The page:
One of the founding brothers of the Aldi discount supermarket chain has died at the age of 88. Theo Albrecht goes to his grave as one of the richest men on the planet with a fortune in excess of $16 billion.
Together with his brother Karl, two years his senior, he created the notable no-frills grocery chain Aldi – which is derived from ‘Albrecht Discount’ for their roles as Private Brand visionaries they were inducted into the Private Brand Hall of Fame in 2009.
His death was announced by a representative of the company he owned, Aldi, which also owns the Trader Joe’s chain in the United States.
The stores are hallmarked by their no frills merchandising with products displayed on pallets, and no chic decorations or piped muzak.
Theo was born on March 28, 1922 – and for him and Karl, the retail trade was in their blood.
Their mother set up a small grocery shop in Essen after their father, a miner (and later a baker’s assistant), developed the lung condition emphysema. Determined not to follow their classmates into the mines and factories, Karl trained at a deli, while Theo learned the grocery business from their mother.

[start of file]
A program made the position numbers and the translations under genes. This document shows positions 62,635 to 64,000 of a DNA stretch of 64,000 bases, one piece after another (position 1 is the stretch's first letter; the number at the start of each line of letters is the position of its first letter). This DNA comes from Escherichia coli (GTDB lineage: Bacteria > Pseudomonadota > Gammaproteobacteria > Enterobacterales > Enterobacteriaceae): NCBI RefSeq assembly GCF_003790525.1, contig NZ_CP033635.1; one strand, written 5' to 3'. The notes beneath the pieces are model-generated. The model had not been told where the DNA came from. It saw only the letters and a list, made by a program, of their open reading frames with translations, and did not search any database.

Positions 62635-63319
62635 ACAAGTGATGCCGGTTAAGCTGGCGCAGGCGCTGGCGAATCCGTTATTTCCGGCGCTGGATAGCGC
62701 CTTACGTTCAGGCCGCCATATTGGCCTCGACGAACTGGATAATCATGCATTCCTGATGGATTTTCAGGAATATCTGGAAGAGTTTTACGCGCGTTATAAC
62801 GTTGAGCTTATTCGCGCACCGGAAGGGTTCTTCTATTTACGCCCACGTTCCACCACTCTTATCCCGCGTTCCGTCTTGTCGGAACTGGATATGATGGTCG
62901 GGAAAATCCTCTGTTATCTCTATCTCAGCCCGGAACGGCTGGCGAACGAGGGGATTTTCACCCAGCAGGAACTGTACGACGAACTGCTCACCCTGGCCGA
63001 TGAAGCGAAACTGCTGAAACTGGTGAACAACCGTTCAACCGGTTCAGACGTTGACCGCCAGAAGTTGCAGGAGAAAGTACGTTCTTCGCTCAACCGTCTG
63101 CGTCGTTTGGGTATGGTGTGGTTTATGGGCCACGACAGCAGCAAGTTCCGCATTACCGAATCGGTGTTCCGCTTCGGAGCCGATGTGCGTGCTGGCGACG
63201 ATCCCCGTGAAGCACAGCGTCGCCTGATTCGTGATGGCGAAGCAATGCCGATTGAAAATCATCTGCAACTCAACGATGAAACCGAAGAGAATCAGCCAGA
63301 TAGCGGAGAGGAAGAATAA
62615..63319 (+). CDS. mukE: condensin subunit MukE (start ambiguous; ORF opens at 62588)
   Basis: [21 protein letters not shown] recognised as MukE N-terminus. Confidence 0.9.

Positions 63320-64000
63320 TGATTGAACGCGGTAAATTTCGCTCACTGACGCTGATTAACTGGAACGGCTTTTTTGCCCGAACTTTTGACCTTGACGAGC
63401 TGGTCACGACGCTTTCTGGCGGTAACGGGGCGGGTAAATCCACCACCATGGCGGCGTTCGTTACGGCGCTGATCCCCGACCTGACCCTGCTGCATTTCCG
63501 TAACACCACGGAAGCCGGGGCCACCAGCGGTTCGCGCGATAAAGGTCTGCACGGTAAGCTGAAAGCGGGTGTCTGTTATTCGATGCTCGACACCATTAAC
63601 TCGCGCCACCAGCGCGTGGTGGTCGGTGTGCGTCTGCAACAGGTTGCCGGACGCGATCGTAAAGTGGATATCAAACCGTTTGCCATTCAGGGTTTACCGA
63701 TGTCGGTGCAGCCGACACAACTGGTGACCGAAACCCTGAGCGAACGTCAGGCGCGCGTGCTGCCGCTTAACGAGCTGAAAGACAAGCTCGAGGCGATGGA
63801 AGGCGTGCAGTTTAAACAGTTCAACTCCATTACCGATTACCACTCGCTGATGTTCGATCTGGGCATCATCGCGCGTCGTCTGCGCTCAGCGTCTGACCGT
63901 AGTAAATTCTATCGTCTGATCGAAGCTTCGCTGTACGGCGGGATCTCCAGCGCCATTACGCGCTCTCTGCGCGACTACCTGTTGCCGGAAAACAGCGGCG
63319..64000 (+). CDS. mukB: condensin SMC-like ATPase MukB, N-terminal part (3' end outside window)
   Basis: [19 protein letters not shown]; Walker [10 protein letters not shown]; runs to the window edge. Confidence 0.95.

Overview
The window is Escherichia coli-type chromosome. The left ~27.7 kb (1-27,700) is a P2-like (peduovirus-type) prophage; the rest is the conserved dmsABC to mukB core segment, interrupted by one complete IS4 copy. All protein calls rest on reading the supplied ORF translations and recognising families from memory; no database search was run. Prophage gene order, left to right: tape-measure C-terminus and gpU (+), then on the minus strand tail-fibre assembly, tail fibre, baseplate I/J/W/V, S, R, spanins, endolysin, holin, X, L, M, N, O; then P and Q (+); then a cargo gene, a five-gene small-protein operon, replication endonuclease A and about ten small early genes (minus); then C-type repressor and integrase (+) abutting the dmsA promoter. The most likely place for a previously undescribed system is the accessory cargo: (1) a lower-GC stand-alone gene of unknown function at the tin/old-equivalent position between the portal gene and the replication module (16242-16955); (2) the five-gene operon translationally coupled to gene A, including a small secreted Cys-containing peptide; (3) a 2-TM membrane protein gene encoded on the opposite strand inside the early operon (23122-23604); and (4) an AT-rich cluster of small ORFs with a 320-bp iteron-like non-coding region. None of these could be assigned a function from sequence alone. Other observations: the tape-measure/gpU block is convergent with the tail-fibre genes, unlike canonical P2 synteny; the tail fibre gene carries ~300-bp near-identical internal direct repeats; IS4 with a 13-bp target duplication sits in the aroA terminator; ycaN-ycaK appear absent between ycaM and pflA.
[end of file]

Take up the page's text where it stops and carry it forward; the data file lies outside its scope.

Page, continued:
After being released from Allied prisoner-of-war camps following World War II, Theo and Karl Albrecht took over their parents’ small grocery in the Essen and, out of necessity, sold only a small number of essential items. When the economy began to boom, competitors added to their inventories, but the Albrecht brothers realized they could operate more efficiently by limiting selection and keeping stores small.
The brothers stuck to that business model as they steadily expanded throughout Germany and eventually Europe and overseas markets, including the United States.
Although Theo remained involved, like his brother, in the running of the company, a panel of other family members and representatives has helped manage Aldi in recent times.